Or at least it will be in the next few days at the highly entertaining Black Hat Conference. This annual get together of security experts – on both sides of the fence – has become the place to reveal newly discovered computer and network loopholes and flaws. It’s usually to be followed by lots of nervous press releases from manufacturers and software companies, either promising fixes, or claiming the security issues are non-existent or irrelevant.

This one, reported by Engadget and uncovered by security researcher Craig Heffner, highlights a long-standing problem with wireless routers known as DNS Rebinding. Heffner developed a tool that managed to crack open more than half of the thirty routers it was tested on, including popular models from the likes of Belkin and Linksys. Internet and network traffic passing through hacked routers can be intercepted or redirected, potentially allowing remote access to files on a user’s computer. Although the full extent of this vulnerability has yet to be revealed Heffner says there’s a lot users can do to protect their routers. This includes changing the setup menu’s default password and IP address, which will help until the manufacturers come up with a more permanent solution.

On October 13th, 2009, Microsoft started serving to Windows users patches for no less than 34 vulnerabilities, releasing the most security bulletins in the company’s history. The 13 security bulletins made available are designed to offer fixes for a range of security issues affecting Windows, Internet Explorer, Silverlight, Microsoft Office, Developer Tools, Forefront and SQL Server. Microsoft underlined that, despite the large number of patches, all security updates had been thoroughly tested, and only received the green light for broad release once they met specific quality standards.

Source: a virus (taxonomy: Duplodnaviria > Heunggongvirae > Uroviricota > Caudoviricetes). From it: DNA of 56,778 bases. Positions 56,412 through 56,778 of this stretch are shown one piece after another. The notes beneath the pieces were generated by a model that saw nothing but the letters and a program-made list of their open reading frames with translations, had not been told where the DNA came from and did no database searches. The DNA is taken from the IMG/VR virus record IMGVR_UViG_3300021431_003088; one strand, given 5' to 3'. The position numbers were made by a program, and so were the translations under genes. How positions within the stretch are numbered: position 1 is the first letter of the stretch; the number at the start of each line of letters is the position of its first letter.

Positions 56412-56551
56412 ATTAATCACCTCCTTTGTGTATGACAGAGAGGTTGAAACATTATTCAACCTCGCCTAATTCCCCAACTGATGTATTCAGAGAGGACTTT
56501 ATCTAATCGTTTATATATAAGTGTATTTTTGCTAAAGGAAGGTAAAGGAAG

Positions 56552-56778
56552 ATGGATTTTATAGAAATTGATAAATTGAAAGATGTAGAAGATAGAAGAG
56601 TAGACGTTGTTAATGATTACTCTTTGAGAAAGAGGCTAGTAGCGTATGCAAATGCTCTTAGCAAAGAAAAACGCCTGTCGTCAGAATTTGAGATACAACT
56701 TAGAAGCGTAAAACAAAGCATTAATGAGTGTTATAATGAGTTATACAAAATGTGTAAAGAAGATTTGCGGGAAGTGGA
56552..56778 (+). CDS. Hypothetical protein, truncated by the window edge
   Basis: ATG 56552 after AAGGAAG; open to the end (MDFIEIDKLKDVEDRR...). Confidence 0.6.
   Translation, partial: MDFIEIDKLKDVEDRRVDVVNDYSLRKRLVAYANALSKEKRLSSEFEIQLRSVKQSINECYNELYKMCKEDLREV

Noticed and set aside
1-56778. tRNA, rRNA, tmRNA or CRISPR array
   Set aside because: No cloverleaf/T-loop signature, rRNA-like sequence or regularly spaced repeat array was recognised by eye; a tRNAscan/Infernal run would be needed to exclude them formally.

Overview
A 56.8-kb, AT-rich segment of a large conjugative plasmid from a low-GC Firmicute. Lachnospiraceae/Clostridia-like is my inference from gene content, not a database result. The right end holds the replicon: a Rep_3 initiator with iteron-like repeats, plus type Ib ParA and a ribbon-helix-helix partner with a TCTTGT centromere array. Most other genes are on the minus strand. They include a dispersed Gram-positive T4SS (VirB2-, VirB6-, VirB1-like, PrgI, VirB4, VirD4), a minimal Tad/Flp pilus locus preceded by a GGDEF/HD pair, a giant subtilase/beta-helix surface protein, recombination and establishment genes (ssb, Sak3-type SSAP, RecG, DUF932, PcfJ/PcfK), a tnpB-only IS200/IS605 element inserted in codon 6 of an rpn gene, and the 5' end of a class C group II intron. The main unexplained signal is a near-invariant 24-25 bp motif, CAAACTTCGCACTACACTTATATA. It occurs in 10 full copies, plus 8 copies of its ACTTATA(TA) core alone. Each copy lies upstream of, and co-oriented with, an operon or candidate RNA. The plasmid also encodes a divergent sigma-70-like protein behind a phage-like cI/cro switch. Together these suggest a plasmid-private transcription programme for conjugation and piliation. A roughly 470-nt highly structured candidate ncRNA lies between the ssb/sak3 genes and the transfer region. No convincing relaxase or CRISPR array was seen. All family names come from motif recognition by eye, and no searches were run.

Out of the total 13 security bulletins released, eight have received Microsoft’s maximum severity rating, namely Critical, indicating that they are designed to patch severe vulnerabilities that could allow for remote code execution in the eventuality of a successful attack. The remaining six patch packages have all been deemed Important, a less severe rating. However, customers should apply the patches offered by the Redmond company immediately. The simplest way to access the security updates is through Windows Update. Users with Automatic Updates enabled will have all patches automatically downloaded to their machines.

Microsoft revealed that no less than seven security bulletins with a maximum severity rating of Critical out of the total eight also had an exploitability index of 1. The highest possible exploitability index: 1 is indicative of the fact that Microsoft considers the possibility of exploit code becoming available in the wild for the seven flaws extremely likely, perhaps even within the first 30 days since the patches were released. This just in case you needed additional incentive to deploy the security updates. More »

How many times has this occurred? You find a great web site, but it requires an account before you can access the site. So you create the account, password and secret question and let FireFox remember the account information. Time goes by and your at work or on another computer, and decide that you want to visit that great site, but can’t remember the password.

Sure you can have the site email your password, but it also wants you to answer the secret question. Now what? Time to dig into FireFox Password Manager….

Just go to Tools, Options and click on the Security Tab then click on Show Passwords (version 2.0 shown below) or View Saved Passwords (version 1.5 not shown) button. More »